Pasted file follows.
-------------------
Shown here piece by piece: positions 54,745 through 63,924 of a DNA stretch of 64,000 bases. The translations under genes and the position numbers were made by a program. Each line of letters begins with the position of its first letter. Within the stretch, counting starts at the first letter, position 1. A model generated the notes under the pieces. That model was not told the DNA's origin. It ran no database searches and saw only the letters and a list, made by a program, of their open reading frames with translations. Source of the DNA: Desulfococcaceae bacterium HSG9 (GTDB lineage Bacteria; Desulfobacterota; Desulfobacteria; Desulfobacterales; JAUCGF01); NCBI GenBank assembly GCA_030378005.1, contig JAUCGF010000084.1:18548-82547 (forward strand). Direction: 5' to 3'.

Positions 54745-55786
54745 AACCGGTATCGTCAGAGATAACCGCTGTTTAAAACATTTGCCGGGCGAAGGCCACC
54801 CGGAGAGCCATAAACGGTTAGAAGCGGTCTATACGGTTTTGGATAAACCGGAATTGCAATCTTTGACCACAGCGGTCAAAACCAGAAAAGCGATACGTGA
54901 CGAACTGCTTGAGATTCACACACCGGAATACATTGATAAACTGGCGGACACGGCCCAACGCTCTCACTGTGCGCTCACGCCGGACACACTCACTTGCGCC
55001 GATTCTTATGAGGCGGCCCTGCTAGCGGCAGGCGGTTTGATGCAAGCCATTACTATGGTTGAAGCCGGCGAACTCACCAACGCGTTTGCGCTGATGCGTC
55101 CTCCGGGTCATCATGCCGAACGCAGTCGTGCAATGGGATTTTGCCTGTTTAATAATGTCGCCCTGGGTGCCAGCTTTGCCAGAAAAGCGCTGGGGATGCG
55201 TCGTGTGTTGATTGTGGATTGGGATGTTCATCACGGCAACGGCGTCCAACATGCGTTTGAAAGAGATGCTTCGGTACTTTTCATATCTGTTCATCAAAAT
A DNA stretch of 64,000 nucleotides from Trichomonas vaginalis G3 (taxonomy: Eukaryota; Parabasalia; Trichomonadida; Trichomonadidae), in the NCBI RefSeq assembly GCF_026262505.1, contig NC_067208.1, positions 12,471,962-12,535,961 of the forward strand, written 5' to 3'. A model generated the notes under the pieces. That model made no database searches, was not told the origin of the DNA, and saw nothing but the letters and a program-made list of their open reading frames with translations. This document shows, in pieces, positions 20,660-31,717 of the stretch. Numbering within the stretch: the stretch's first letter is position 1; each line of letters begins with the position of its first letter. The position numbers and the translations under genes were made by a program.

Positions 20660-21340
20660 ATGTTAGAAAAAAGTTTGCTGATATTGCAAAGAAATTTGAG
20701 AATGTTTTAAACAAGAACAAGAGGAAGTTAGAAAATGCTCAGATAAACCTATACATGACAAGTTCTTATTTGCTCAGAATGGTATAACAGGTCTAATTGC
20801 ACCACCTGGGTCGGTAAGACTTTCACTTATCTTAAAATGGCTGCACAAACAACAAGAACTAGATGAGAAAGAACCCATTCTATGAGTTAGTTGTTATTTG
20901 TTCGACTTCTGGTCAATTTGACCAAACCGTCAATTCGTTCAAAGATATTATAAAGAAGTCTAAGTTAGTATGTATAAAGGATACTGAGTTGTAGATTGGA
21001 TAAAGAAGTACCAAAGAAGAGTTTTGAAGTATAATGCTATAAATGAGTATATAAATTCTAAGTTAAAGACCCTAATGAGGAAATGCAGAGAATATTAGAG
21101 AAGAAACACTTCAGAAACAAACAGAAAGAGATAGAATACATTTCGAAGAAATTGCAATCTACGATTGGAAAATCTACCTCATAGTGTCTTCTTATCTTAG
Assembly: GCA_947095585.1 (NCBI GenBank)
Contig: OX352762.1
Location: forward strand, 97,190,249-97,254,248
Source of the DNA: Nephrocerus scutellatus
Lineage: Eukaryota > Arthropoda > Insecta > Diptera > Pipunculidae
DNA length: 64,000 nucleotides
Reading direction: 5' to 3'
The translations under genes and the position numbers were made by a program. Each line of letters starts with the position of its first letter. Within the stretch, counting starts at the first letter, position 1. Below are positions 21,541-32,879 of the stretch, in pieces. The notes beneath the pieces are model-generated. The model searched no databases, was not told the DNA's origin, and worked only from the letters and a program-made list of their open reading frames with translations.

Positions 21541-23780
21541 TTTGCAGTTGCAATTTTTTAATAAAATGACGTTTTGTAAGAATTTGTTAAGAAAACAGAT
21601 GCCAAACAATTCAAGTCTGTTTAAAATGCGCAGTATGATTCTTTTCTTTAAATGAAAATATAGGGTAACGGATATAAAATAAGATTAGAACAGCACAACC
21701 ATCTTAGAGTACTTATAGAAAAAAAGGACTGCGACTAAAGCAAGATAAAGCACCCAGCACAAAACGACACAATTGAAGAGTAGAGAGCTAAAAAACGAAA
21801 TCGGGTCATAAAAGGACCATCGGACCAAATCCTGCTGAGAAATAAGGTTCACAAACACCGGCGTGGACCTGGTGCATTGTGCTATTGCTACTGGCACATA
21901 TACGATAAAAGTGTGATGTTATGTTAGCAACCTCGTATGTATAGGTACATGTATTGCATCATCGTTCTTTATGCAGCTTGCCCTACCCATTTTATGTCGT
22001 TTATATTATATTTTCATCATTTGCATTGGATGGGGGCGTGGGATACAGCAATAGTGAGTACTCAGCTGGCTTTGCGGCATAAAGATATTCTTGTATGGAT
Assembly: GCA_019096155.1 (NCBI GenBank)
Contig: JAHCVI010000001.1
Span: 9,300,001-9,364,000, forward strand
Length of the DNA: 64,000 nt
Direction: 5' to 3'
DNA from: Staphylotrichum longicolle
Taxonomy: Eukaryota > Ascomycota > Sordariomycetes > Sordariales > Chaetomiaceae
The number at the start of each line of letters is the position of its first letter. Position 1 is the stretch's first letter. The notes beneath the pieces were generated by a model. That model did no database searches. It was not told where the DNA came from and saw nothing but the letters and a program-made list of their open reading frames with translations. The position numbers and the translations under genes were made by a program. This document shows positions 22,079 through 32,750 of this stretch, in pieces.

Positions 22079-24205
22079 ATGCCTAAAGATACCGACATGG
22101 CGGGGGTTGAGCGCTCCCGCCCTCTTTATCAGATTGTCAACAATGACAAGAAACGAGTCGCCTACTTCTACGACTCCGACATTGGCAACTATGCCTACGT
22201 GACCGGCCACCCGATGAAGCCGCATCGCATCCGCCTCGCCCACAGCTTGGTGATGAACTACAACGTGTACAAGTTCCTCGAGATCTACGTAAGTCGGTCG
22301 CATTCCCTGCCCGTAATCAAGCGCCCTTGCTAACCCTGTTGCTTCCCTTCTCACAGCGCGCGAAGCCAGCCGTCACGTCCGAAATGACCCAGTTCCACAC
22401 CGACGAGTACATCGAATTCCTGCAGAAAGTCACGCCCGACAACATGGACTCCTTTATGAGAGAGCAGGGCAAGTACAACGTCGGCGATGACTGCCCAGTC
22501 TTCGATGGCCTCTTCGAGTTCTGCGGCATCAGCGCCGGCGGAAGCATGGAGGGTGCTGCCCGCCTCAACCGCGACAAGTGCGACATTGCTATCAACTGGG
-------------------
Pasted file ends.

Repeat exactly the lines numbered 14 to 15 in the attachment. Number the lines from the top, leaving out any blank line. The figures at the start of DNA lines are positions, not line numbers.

20901 TTCGACTTCTGGTCAATTTGACCAAACCGTCAATTCGTTCAAAGATATTATAAAGAAGTCTAAGTTAGTATGTATAAAGGATACTGAGTTGTAGATTGGA
21001 TAAAGAAGTACCAAAGAAGAGTTTTGAAGTATAATGCTATAAATGAGTATATAAATTCTAAGTTAAAGACCCTAATGAGGAAATGCAGAGAATATTAGAG